News Release: People

Aug. 3,  2009

Putting Foot to Paper With Hiking Guide

News Article ImageAuthors Ren and Mary Davis know the scenic hikes near Atlanta.

From Emory Report

Take a hike, Ren Davis ’73C tells urban explorers — and lists dozens of trails not far beyond the city limits. The Emory Healthcare employee, with his wife Helen, co-authored the Falcon Guide “Best Hikes Near Atlanta” released in May by Globe Pequot Press. Hear Davis read an excerpt from the guide.

From mountaintop vistas to historic sites and urban pathways, the guidebook describes 35 hiking destinations within an hour’s drive of Atlanta.
“We covered all four corners of the compass, from as far north as Amicalola Falls and far south as Piedmont National Wildlife Refuge,” says Davis, who hiked every trail armed with a notebook, GPS and camera.

Each hike features the Davises’ full-color photos; a brief route description; directions to the trailhead and GPS coordinates; an accurate trail map; and at-a-glance information on distance and difficulty level, hiking time, canine compatibility, fees and permits. Peppered throughout are “green tips” and sidebars on local lore, points of interest, and area wildlife.

“We’ve pulled together information about Georgia’s natural and human history to give readers a sense for, what is this area we’re going to be hiking in?” he says.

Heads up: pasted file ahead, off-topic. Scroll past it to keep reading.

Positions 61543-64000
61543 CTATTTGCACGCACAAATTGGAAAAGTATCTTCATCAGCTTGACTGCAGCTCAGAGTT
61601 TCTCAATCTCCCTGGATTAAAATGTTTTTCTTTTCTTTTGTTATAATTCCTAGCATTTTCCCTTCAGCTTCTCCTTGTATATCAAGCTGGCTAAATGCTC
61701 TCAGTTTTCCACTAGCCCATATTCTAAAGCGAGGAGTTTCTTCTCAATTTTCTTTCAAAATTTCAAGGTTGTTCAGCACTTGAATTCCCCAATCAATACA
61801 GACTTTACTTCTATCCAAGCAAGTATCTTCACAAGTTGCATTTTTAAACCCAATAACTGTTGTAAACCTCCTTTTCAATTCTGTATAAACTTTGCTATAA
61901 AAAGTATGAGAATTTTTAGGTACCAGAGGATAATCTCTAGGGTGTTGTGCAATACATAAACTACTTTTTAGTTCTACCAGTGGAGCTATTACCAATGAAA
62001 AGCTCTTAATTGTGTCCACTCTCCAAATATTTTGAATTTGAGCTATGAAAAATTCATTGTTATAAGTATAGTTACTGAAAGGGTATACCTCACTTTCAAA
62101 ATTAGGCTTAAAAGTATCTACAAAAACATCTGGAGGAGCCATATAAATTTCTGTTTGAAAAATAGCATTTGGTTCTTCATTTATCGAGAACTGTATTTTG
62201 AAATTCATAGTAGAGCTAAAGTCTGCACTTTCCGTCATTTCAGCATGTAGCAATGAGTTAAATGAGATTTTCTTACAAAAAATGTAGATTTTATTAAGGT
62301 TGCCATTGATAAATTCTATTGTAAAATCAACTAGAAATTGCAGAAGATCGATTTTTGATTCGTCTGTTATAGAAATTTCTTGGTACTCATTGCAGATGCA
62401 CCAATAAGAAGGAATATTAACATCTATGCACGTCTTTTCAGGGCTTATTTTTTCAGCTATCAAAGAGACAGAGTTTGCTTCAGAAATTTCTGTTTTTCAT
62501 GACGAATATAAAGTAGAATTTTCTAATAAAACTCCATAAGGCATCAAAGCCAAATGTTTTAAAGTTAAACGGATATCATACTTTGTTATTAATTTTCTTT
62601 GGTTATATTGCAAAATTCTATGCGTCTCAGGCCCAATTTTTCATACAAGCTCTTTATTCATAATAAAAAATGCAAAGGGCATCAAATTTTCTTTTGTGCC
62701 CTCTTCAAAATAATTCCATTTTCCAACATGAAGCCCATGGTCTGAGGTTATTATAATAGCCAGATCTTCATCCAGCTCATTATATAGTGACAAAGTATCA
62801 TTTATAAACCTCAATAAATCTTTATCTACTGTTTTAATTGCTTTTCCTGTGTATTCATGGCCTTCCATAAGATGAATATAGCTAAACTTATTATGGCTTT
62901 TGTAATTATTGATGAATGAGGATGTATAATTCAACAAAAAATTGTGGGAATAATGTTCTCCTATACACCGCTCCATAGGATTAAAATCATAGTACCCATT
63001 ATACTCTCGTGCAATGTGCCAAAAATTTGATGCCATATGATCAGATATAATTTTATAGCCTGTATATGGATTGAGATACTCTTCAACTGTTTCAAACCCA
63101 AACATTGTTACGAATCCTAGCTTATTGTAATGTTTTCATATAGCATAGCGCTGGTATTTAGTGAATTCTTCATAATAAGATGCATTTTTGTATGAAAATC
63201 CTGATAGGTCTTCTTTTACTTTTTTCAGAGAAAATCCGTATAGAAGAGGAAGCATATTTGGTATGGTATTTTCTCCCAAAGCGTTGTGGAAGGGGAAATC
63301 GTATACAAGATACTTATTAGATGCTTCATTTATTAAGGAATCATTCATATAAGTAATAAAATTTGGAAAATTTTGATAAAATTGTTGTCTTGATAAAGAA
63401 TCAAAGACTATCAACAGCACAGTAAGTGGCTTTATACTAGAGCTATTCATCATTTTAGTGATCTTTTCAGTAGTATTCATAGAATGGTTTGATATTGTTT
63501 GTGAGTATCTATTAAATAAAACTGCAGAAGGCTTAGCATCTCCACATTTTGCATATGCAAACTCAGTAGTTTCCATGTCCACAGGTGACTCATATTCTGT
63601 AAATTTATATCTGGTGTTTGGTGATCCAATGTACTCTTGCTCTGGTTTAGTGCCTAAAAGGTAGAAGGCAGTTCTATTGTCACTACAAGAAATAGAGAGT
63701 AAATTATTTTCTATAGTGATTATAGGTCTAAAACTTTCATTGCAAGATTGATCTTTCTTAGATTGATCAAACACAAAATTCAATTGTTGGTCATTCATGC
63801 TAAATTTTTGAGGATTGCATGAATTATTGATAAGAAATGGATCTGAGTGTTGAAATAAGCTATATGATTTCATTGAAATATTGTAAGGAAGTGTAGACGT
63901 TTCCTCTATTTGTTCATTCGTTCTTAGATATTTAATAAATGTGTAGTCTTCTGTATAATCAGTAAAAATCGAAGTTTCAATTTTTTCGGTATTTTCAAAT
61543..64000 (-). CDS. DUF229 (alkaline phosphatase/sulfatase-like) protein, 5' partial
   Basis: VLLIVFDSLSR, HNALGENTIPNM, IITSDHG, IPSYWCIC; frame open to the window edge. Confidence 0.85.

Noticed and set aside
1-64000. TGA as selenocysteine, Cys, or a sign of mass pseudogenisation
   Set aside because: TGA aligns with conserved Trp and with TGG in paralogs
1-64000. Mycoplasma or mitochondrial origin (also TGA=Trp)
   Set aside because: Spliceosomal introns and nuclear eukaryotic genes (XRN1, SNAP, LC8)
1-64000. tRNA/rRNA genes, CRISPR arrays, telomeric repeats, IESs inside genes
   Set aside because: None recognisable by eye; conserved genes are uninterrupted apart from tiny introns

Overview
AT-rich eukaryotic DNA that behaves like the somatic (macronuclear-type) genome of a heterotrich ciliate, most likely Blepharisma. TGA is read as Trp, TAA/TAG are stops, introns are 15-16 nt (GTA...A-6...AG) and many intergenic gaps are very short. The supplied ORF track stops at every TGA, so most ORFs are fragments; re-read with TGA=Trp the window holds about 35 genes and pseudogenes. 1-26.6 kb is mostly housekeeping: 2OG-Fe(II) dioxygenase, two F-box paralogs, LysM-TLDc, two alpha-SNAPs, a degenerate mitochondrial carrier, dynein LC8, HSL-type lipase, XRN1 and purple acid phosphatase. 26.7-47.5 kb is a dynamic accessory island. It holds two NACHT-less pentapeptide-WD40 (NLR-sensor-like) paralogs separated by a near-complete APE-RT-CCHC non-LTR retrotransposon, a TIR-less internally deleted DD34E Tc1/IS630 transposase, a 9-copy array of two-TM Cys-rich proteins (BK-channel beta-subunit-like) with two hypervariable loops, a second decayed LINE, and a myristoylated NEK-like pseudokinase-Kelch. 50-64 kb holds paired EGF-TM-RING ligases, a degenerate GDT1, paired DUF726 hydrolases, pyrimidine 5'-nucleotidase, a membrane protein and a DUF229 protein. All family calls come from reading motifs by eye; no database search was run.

A native Atlantan, Davis is a local historian whose grandfather co-founded Emory Crawford Long Hospital, now Emory University Hospital Midtown. In 2003, Davis penned a book, “Caring for Atlanta: A History of Emory Crawford Long Hospital,” to commemorate the hospital’s redevelopment.

The avid hiker majored in history at Emory, an interest that informs much of his writing. The Davises describe themselves as “hands-on historians,” with a philosophy of preserving the past. “We feel that the best way to experience history is to walk it. Whether it’s a battleground or historic neighborhood, if you experience an area at the level of a pedestrian you’re more inclined to want to preserve it.”

And getting people out of their cars to more closely explore the world around them “is what we’re all about,” Davis says. Globe Pequot Press commissioned the Davises to write the Atlanta guidebook as part of their Falcon Guide city series based on the couple’s popular guides to hiking and walking the city: “Atlanta Walks” (1993) and “Georgia Walks” (2001). Both books are still in print with updated editions.

“Best Hikes Near Atlanta,” released in bookstores this May, was the culmination of two years of research, writing and many miles logged on foot. Complicating matters was a burglary in the Davises’ home where two computers were stolen. “I lost photographs for eight chapters! Fortunately I had backed up the manuscript to CD just the week before,” he says.

Davis, a project director in the Emory Healthcare Office of Quality, offers this advice to other aspiring authors on the Emory staff: “Find a topic that interests you, that you have some expertise in or are willing to invest time in, and then research what may already be out there,” he advises.

The Davises are already on to their next writing projects. “Best Easy Day Hikes Atlanta” to be released by Globe Pequot in 2010, features selections penned by the husband and wife team. And Davis has recently finished another manuscript, a guide to Civilian Conservation Corps sites in parks across the U.S.


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